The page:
You can, but you'll either need a separate PC loaded up with network adapters acting as a router or you'll have to jam WiFi adapters into every orifice of your current computer. Look up load-balancing under Linux, and pfSense.

Bandwidth isn't the problem. (2, Informative)

merreborn (853723) | more than 4 years ago | (#30285090)

It's not the bandwidth. It's the latency.

Ping on a cell connection runs around 200 ms, in my experience. *That's* the part that makes tethering suck -- with pages requiring dozens of images and javascript files these days, waiting for a 200ms round trip for each request adds up FAST.

Re:Bandwidth isn't the problem. (1)

TheThiefMaster (992038) | more than 4 years ago | (#30287992)

Only if you have a browser that isn't capable of pipelining requests. Which most can these days.

Re:Bandwidth isn't the problem. (1)

evilviper (135110) | more than 4 years ago | (#30291416)

Ping on a cell connection runs around 200 ms, in my experience.

Verizon Rev-A EVDO does a bit better (most of the time) here:

$ ping 4.2.2.6
PING 4.2.2.6 (4.2.2.6) 56(84) bytes of data.
64 bytes from 4.2.2.6: icmp_seq=1 ttl=46 time=115 ms
64 bytes from 4.2.2.6: icmp_seq=2 ttl=46 time=106 ms
64 bytes from 4.2.2.6: icmp_seq=3 ttl=46 time=92.3 ms
64 bytes from 4.2.2.6: icmp_seq=4 ttl=46 time=111 ms
64 bytes from 4.2.2.6: icmp_seq=5 ttl=46 time=90.6 ms
64 bytes from 4.2.2.6: icmp_seq=6 ttl=46 time=94.7 ms
64 bytes from 4.2.2.6: icmp_seq=7 ttl=46 time=107 ms
64 bytes from 4.2.2.6: icmp_seq=8 ttl=46 time=124 ms
64 bytes from 4.2.2.6: icmp_seq=9 ttl=46 time=89.1 ms
64 bytes from 4.2.2.6: icmp_seq=10 ttl=46 time=118 ms
64 bytes from 4.2.2.6: icmp_seq=11 ttl=46 time=97.5 ms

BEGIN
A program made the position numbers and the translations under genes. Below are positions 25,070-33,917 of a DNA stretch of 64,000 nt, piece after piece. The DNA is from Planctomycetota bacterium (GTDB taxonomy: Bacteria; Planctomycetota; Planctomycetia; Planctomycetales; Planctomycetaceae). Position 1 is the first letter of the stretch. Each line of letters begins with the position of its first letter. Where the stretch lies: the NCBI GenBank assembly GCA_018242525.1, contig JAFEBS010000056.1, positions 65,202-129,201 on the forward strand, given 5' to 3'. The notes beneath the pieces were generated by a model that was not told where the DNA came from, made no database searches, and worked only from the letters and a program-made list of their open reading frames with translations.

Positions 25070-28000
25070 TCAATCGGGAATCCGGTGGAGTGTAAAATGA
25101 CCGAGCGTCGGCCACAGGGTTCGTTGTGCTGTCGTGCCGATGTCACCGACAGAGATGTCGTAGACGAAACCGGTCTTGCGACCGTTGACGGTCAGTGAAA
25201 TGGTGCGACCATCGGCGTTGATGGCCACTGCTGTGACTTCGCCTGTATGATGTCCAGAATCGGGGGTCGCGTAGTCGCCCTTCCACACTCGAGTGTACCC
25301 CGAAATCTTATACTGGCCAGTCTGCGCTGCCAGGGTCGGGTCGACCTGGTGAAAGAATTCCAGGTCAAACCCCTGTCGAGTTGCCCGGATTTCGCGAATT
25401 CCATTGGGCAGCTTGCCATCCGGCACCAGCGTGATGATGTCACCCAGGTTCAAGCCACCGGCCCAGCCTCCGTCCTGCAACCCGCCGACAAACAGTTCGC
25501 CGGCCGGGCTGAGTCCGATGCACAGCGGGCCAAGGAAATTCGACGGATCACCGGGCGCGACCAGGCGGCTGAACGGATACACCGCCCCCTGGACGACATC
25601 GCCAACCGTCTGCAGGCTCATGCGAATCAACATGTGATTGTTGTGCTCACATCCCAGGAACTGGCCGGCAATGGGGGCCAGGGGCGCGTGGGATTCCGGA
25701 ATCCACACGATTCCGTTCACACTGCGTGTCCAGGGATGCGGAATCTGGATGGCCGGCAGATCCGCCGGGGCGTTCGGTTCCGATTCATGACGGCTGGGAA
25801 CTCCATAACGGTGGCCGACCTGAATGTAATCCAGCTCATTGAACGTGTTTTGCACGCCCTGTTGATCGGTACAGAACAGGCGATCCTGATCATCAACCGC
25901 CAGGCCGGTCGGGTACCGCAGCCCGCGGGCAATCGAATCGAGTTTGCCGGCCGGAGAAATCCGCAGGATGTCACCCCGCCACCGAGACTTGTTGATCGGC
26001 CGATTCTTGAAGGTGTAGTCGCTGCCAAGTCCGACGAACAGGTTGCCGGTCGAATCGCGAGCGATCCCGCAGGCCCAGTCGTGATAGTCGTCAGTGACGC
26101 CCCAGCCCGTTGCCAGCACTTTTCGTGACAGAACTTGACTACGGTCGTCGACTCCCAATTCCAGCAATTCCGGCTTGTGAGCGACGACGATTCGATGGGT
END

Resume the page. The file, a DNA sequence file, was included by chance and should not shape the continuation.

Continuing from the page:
64 bytes from 4.2.2.6: icmp_seq=12 ttl=46 time=177 ms
64 bytes from 4.2.2.6: icmp_seq=13 ttl=46 time=92.7 ms
64 bytes from 4.2.2.6: icmp_seq=14 ttl=46 time=91.9 ms
64 bytes from 4.2.2.6: icmp_seq=15 ttl=46 time=91.0 ms

--- 4.2.2.6 ping statistics ---
15 packets transmitted, 15 received, 0% packet loss, time 14009ms
rtt min/avg/max/mdev = 89.191/106.751/177.634/21.950 ms

Instant WiFi access? (1)

realsilly (186931) | more than 4 years ago | (#30285902)

I can see it now, people will buy phones to make instant WiFi access to download illegal stuff, and then kill it as quick as it was created, leaving little tracebility to who downloaded what. And this could then put people at risk for being responsible for illegal downloads that they may not have actually had a hand in.

Just a what if thought...

moD do5wn (-1, Offtopic)

Anonymous Coward | more than 4 years ago | (#30286880)

Don't get your hopes up. (1)

SkOink (212592) | more than 4 years ago | (#30287356)

Microsoft Research is an awesome entity that produces a ton of cool things. Have you ever poked around on their website? It's got a ton of cool projects like this one. I wouldn't get your hopes of ever seeing this turn into a real product - just because somebody in MS Research is working on it doesn't mean that Microsoft has any plans to use it for anything. I'm convinced that the primary purpose of MS Research is to employ people so that they don't go work for Microsoft's competitors.

worked on this last year (0)

Anonymous Coward | more than 4 years ago | (#30290106)

I actually worked on a system like this for my thesis at UCL (London) along with 3 other group members. We used USB dongles connected to laptops which combined their 3G bandwidths and offered it through a WiFi access point located on one of the laptops. We actually did manage to aggregate bandwidth and offer the sum of what was individually available. However, our solution was not polished as we had to complete the project in about 4 months. But it did work :)